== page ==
Journal of Clinical and Diagnostic Research, ISSN - 0973 - 709X

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Original article / research
Table of Contents - Year : 2018 | Month : June | Volume : 12 | Issue : 6 | Page : SC09 - SC14

Effect of Maternal Lipid Levels during Late Pregnancy on the Birth of Large for Gestational Age Newborns in a Tertiary Care Setting in Southern Sri Lanka SC09-SC14

Amarasingha Arachchige Dinusha Subhashini Amarasingha, Mohamed Fassy Fathima Nasrina, Ruwani Punyakanthi Hewawasam, Mawananehewa Aruna Devapriya De Silva, Mampitiya Arachchige Gayani Iresha

Correspondence
Dr. Ruwani Punyakanthi Hewawasam,
P.O. Box 70, Karapitiya, Galle, Sri Lanka.
E-mail: ruwaniph@yahoo.com

Introduction: Incidence of childhood obesity is increasing worldwide and obesity related comorbidities are also increasing simultaneously in the paediatric population. During pregnancy, growth of the foetus is highly influenced by the in utero environment. It is established that Asians have lower skeletal muscle mass and excess body fat for a given Body Mass Index (BMI).

Aim: To determine the associations between aetiologies and the birth of Large for Gestational Age (LGA) babies for the first time in a tertiary care setting in Southern Sri Lanka and to determine whether changes in maternal lipid profile are associated with the birth of LGA babies.

Materials and Methods: In the first arm of the study, 149 mothers were interviewed to obtain information on aetiologies and complications associated with birth of LGA babies. In the second arm of the study, 3 mL of blood was collected from 104 mothers and serum total cholesterol, triglycerides and HDL-cholesterol concentration were measured and LDL cholesterol concentration was calculated by the Friedewald equation. Anthropometric parameters of the newborns were measured.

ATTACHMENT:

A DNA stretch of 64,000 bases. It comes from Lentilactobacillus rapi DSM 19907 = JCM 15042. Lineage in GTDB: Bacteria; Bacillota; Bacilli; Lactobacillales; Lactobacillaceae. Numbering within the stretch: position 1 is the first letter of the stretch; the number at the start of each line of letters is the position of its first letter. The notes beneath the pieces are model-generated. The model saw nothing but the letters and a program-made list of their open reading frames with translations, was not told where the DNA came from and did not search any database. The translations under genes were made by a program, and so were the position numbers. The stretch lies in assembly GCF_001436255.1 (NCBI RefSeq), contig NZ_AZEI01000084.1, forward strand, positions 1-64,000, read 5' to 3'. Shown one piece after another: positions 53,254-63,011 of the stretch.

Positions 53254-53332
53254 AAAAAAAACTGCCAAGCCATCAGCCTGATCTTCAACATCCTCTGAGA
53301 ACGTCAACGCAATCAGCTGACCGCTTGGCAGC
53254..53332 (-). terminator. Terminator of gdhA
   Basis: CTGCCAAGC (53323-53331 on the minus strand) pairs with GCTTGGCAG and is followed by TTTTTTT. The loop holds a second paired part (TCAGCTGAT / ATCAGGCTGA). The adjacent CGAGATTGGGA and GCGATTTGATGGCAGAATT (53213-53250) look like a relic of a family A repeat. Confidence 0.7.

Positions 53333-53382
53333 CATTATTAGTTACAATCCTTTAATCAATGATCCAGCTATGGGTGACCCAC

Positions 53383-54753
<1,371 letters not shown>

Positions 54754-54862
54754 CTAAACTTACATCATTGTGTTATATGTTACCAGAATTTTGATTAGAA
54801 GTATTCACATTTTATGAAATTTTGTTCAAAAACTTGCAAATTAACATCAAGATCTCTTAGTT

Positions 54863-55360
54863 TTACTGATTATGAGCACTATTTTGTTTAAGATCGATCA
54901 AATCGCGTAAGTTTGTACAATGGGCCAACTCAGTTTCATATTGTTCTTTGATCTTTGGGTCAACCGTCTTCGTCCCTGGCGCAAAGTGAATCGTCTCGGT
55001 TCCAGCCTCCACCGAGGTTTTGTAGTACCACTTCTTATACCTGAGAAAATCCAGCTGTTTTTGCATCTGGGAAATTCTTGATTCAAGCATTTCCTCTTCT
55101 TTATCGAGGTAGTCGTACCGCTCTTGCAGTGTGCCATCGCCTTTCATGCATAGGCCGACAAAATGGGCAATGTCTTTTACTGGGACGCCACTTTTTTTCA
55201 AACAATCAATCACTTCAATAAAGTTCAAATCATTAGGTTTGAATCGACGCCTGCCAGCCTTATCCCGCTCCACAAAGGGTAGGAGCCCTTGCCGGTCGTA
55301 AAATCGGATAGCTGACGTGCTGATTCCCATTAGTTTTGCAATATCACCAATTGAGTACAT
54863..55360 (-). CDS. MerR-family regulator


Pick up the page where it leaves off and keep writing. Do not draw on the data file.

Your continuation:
Results: There were significantly higher levels (p<0.001) of serum triglycerides and significantly lower levels (p<0.001) of serum HDL in mothers who delivered LGA babies compared to mothers who delivered appropriate for gestational age babies. There were significant correlations between maternal serum triglyceride and HDL level and the birth weight (r=0.529, 0.397), length (r=0.485, 0.358) and head circumference (r=0.228, 0.252) of the newborn respectively.

Conclusion: Our findings suggest that high maternal TG and Low HDL levels in late pregnancy are independently and significantly associated with the birth of LGA infants. The results of present study were not significantly different from previously published results on other populations hence this preliminary study suggest that having high body fat in the Sri Lankan population had no significant impact on the birth of LGA infants.